6. A downtown Ottawa bypass tunnel from the existing Macdonald-Cartier bridge under Lowertown/Sandy Hill and joining onto Nicholas street in the vicinity of Laurier street is the best solution for the truck problem
    • while still also providing a potential for some improvements to peak commuting volumes (by enabling better use of the Macdonald-Cartier bridge) and significant improvements to travel times for cars both at peak as well as all-day long.


Consultant's 2008 memo screening out downtown bypass tunnel alternative


During Phase 1, the Study Team issued a memo in March 2008 giving a brief overview of potential downtown tunnel options and an explanation of why these options would not receive further consideration. There are numerous issues with this document and  the consultation process left no opportunity for the public to question the consultant's conclusions.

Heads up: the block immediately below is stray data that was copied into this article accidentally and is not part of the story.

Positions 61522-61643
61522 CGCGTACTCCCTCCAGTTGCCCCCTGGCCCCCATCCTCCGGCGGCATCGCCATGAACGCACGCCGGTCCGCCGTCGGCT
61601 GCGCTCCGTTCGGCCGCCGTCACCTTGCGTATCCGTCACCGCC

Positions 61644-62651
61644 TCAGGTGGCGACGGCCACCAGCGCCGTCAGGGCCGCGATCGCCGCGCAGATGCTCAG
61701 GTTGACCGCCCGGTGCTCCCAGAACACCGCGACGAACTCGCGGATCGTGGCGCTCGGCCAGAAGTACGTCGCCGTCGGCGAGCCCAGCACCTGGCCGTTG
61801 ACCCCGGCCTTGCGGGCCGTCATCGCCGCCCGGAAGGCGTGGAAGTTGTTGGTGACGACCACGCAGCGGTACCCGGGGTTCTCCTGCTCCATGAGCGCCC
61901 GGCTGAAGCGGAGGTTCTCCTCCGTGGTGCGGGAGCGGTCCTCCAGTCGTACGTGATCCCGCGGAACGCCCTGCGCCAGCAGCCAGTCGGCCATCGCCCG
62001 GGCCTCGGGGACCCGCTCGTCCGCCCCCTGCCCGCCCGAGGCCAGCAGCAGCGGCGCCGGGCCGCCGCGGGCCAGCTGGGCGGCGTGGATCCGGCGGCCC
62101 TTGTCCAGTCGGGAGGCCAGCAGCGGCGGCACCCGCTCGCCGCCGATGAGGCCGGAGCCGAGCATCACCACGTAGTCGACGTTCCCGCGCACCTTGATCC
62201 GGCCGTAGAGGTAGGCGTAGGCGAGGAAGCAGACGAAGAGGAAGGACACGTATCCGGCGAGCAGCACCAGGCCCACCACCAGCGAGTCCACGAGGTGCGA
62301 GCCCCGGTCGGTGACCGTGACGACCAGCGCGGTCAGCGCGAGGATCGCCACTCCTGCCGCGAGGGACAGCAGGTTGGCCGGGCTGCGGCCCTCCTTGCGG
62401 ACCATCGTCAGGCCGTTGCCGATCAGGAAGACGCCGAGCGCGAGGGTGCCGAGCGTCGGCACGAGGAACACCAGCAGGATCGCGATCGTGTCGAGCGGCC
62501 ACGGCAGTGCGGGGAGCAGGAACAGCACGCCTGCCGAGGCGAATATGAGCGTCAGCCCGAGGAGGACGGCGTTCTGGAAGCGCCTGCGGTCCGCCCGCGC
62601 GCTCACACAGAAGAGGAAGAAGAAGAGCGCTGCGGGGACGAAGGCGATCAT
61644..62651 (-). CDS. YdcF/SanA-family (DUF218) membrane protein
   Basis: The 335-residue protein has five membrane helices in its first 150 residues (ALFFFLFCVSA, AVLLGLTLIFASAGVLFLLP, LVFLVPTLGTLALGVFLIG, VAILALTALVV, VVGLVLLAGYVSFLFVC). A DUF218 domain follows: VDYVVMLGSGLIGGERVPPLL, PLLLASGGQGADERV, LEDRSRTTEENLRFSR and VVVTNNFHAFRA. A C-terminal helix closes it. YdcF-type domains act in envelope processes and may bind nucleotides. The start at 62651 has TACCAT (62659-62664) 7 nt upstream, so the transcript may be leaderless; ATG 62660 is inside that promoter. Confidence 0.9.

We edited a version of this memo with comments highlighting some of its flaws and weaknesses.  One of the most glaring of these is that it did not even consider a tunnel link to Nicholas street as one of the potential options.

Subsequently a revised version of the memo was issued in Aug 2008 which did comment on the option of a tunnel connecting to Nicholas Street.   We have also created an annotated version of this memo commenting on the shortcomings in its analysis.  This can be read in this Aug 2008 version of the Phase 1 tunnel screening memo.  It should be apparent from reading this document that little thought or effort was put into it.
 
For reference, the earlier (Mar 2008) version of this tunnel screening memo and our annotations to it can be viewed here: The Phase 1 consultant tunnel screening memo.


Some history